My strong belief is that we should go the way of social permaculture, “designing beneficial relationships” and creating an environment that nurtures them.

From the political perspective, which is crucial for me, moderation should be initiated by users themselves and an admin should be solely a tool of community, executing whatever decisions they take.

I just rediscovered my old piece on this topic. After three years I still believe this perspective is valid, so I am linking it here as my voice in this conversation.

We do not operate in vacuum

Let us be cold sober about the political situation. We all suffer from surveillance capitalism, and we believe our immediate adversary is cybermedia corporate complex, vacuuming our data, profiling us and selling it all to anyone, including state and interstate actors.
But there is no supply without demand. All state-ish bodies, EU included, are power hungry and are always happy to know more about their subjects – for their own good, safety and convenience. From one side we see growing interest in legal tools like #TERREG (let alone state-level attempts) and “irregular migration control” (I am close to the topic since 2015, and I consider it probably the dirtiest game EU ever played).
From the other side we see growing interest in “helping users keep quality of the news”, through projects like #EUnomia that I only started learning about (but I am already concerned a lot).

I believe these two aspects need clear, public and serious discussion within Fediverse circles, before implementing any tools that could support disempowerment of the people of fediverse. The internet got tamed once. Perhaps right now we have a chance to rewild a part of it, or at least not let the powers that be take control again. I would not be happy to see this opportunity missed.


Sure, and you are right. But I was just being introductory based on your introduction and mention of ‘basic principles’ :blush:
In summary I think we fully agree on the role of technology as merely supportive and adding value.

In follow-up to you, @pskulski and also on fedi discussion, like here by Bob Mottram where I reacted:

I am not seeking technological solutions for the sake of technology in this brainstorm. Forget the tech, but think of the tech as an abstraction of real-world social relationships. We have modeled the interaction of Fedizens (in the microblogging domain), and we also know that a strong point is the way fedi is moderated on an instance-by-instance basis by real humans. This is a discerning factor wrt traditional social media.

We also know that the current Moderation toolset is not enough. That toxicity also creeps onto the fedi, and instances close down, people moving back to the Twitter et al. See also my breakdown on “Fediverse is Crumbling” article.

Better moderation is crucial. And if in future we were to move towards more task-oriented fediverse - where application and instance boundaries are ‘pushed’ to a lower layer of the techstack - its nature will fundamentally change.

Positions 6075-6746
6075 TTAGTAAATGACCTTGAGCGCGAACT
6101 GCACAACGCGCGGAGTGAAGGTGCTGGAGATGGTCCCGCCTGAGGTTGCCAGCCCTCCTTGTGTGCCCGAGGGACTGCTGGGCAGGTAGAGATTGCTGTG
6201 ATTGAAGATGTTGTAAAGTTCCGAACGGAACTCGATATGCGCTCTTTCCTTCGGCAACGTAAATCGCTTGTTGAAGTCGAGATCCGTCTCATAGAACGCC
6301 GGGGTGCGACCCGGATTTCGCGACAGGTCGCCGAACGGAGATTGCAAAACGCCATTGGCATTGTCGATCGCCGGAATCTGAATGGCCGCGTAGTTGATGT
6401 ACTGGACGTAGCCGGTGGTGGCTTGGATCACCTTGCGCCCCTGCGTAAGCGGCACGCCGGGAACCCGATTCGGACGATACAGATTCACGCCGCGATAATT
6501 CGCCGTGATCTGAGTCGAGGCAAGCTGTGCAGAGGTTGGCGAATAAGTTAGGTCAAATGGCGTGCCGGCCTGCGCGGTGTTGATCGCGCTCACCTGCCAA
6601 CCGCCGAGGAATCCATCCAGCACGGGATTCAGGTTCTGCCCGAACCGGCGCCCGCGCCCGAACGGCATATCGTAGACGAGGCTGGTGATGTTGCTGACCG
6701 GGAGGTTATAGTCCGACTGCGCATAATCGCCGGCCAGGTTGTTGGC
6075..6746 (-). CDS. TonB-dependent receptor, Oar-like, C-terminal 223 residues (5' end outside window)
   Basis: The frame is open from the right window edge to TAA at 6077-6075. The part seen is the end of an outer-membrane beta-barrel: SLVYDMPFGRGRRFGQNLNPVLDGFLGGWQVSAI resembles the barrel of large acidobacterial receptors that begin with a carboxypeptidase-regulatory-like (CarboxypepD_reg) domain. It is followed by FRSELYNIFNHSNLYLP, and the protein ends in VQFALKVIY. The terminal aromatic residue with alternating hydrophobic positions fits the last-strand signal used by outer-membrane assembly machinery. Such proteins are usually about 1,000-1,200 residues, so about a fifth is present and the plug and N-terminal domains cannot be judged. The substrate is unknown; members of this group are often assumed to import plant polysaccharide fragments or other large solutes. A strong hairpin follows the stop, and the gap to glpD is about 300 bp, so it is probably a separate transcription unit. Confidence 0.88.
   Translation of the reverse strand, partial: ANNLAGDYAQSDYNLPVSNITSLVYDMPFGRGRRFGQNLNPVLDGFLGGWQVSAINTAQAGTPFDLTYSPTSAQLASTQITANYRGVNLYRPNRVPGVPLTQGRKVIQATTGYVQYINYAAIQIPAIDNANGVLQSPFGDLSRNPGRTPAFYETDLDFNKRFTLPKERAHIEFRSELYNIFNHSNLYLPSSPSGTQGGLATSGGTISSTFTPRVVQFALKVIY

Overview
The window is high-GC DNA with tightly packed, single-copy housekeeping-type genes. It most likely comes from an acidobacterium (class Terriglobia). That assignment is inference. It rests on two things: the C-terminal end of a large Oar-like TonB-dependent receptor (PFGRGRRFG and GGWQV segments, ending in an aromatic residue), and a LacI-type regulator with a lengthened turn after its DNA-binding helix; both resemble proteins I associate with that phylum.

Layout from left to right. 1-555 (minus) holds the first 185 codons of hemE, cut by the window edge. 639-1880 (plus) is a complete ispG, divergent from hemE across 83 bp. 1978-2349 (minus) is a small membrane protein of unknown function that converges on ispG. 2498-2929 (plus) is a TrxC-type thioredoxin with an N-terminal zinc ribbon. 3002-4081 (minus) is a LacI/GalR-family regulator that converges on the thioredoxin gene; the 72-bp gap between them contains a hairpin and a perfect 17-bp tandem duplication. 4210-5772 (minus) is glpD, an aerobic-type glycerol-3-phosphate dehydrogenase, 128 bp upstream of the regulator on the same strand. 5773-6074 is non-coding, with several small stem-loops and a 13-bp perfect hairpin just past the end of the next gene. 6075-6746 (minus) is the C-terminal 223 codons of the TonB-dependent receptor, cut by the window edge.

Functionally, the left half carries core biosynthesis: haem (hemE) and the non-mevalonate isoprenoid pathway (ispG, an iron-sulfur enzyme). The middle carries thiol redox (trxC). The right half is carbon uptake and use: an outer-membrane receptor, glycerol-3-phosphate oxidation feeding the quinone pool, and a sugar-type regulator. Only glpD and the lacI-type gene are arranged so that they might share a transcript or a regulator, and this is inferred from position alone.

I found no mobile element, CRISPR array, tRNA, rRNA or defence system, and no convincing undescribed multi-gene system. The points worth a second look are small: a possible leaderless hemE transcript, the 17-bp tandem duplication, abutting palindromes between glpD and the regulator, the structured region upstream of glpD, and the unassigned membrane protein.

Yet Moderation is not part of Fediverse at all. It exists in the shadows, separately on a different plane, out of sight for most fedizens who depend on it. People take it for granted too: “I just move to this instance and everything will be provided to me”. And when moderation occurs the moderators are seen as an abstract entity, not as humans who do the unthankful job to keep an instance healthy… “InstanceXYZ (them) censured / cancelled me (us)”.

Delegated Moderation provides transparency and openness: “I am a fedizen and a moderator who helps keeps fedi safe and healthy”. That’s it, visibility and recognition of their work. In no way mods will become god-like creatures moderating all-over-the-place. There’s the same control that exists now.

Fantastic article. And once again we see concepts popping up that are ongoing discussion on this forum: Community and Governance.

I won’t go into all the ins and outs, because this post is already long. Just some considerations:

  • Federated moderation: Brings moderation activity out into the open (like an audit log), so that the entire community and beyond can be informed in what ways it is taking place. And it can be helpful to avoid filter bubbles caused by ‘Shadow Moderation’.

  • Delegated moderation: Brings moderation as an important responsibility for any community out in the open, and facilitates having open and rotating roles doing this work: Distribution of authority based on democratic principles.

Both these ‘features’ of the future Fediverse, built on top of Community and Governance domains, are very much in line with the guidelines set out in the Tyranny of Structurelessness.

Government involvement

1,000% agree.

I want to address this separately. It is not directly on-topic for this thread, but a much broader subject area. A broad discussion must indeed be started. There’ll be many topics, meetups and probably projects needed to steer this well.

At SocialHub we created the #meeting:fediverse-policy Special Interest Group, but haven’t done much with it yet. I invite anyone interested in the discussion to join this group, so we can set things in motion.

Are you a mod on an instance, its good to get lived expirence, you can come help out on https://activism.openworlds.info regular right-wing attacks/spam on this one - we also have a growing nutty/senses issue that is a challenge to know what to do with. Or for peertube http://visionon.tv which has its own issues due to the way peertube federates, we do not have open posting of video due to this.

Working though lived expirence.

I start to see what motivates you on this one. you are outlining the 4th open - openprocess

In mastodon the is admin tick box to publish the federation mod outcomes on the instance, think its unticked by default. the is also a Audit log that is private to mods and admins would be nice to have a tickbox to publish that two?

in peertube the is a admin interface to see the list of mod rules but nothing public, think the might be a plugin that alowes you to make this public

visionOntv is basic info.

peertube I think is missing the audit log - and has the info scattered around the admin backend.